Long term sustainability
“I think there’s a difference between the immediate influx of people ordering some of my original work and a long-term shift to people intentionally trying to support Black and Brown-owned businesses,” said Felicia, pointing to the potential for long-term success of businesses like hers.
“While I’m not getting the influx of orders I was getting at the [start], a lot of local organizations and groups I’ve been able to work with want to work with someone who’s local, who’s BIPOC-owned, so I think this is something people want to prioritize long-term.” At the same time, Felicia explained that supporting minority-owned small businesses requires an understanding of the unique challenges they face. For instance, the cost of a collaboration might not be the same as working with a larger or cheaper alternative, and any deadlines must take into account an individual’s capacity.
“A lot of groups and organizations are shifting their priorities or principles around who they’re working with to really try to support Black-owned businesses or Queer-owned businesses. I think that’s a great direction for people to be going, but it’s also important when you’re reaching out or asking people to work together, to really think about the difference in capacity as well. Especially when you’re reaching out to someone, who like me, is just one person,” she explained.
This also means that individuals and larger organizations should think about their motivation when reaching out to a particular Black-owned business, making sure they present the right opportunities and don’t place an undue burden on them.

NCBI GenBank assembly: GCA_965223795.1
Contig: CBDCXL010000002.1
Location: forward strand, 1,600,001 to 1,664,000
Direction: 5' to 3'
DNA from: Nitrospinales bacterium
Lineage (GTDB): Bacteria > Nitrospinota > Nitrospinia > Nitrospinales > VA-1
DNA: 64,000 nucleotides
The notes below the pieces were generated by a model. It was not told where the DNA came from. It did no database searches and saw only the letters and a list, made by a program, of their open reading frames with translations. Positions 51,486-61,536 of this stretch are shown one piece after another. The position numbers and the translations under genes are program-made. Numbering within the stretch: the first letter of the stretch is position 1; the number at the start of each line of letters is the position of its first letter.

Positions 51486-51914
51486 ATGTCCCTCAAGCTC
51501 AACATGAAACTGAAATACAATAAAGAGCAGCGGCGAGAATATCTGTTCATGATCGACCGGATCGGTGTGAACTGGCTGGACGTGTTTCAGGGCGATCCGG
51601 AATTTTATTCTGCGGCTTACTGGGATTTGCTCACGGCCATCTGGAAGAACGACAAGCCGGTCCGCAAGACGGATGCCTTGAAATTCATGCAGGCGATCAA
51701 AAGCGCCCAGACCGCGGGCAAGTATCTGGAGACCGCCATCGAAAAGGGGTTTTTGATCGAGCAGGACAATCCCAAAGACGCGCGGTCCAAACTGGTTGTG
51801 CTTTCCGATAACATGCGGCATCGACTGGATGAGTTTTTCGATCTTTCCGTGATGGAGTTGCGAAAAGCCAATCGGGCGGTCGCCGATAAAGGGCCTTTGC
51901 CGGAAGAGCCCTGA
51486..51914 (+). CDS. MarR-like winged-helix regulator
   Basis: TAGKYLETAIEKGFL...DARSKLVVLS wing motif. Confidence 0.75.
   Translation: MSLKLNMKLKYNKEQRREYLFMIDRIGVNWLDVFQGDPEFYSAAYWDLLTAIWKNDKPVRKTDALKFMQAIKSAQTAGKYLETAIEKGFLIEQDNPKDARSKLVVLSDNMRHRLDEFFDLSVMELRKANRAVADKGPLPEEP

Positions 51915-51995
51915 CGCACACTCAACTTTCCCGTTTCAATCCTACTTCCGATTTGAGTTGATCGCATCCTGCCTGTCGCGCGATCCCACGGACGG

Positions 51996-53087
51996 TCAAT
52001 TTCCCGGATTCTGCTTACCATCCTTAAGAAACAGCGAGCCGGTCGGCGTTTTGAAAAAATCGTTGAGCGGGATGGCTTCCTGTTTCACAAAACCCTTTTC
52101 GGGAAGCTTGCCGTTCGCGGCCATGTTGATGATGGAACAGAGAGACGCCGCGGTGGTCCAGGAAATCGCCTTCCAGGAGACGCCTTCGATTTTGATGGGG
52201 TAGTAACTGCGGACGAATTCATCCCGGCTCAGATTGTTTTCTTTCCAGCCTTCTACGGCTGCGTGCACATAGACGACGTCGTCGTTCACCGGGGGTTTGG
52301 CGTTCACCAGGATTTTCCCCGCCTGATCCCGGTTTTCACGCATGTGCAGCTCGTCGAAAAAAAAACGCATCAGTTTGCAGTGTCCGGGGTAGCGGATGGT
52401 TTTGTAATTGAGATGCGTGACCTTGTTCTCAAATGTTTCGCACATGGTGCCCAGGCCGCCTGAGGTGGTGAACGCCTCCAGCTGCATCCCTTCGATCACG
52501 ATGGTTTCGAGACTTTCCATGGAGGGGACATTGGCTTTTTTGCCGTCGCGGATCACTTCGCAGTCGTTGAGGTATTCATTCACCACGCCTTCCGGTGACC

“As people shift to making a lot more asks of Black and Brown small-business owners, [they should] keep in mind that they might have to change the way they’re used to doing business to really live up to that value.”
Embodying social values
Two Minds Press’ mission revolves around themes of “emotionality, wordplay, social justice, and radical joy.” However, after the racial justice protests of 2020, Felicia, like many other artists and business-owners of color, faced a dilemma of how to incorporate her personal values and activism into her work.
“Especially in the summer around the protests, there were a lot of people asking if I was going to make BLM shirts. There was a graphic I made and posted, and people were [asking]: ‘Are you going to make this a shirt or bags?’ And I [said] ‘no I don’t think I am.’”
Felicia explains that she’s had to think about ways to incorporate what’s happening around the world in a way that feels true to her – and true to her work – rather than something people are looking to buy. While she doesn’t blame businesses fulfilling the demand for slogans or recognizable elements tying back to calls for social justice, she has found more personal ways to explore her values through her work.
“I try to incorporate themes around positivity and emotionality, because it’s something that I experience constantly. Just to manage and navigate my own mental health. And I think that is a really radical thing, especially for people of color and other marginalized people, to be able to express positivity or joy can be a really radical thing. “
While the pandemic continues to affect the way we navigate our daily lives, and the work to dismantle systems that disproportionately harm people of color is only just beginning, we face an opportunity to thoughtfully support independent, Black and Brown-owned businesses both by shifting our day-to-day spending habits, and by recognizing that our mindset around spending must evolve to meet our values. It is also important to recognize that this is a long-term effort that will require mindfully understanding the needs of others, and acknowledging the work that needs to be done to create more sustainable opportunities for everyone.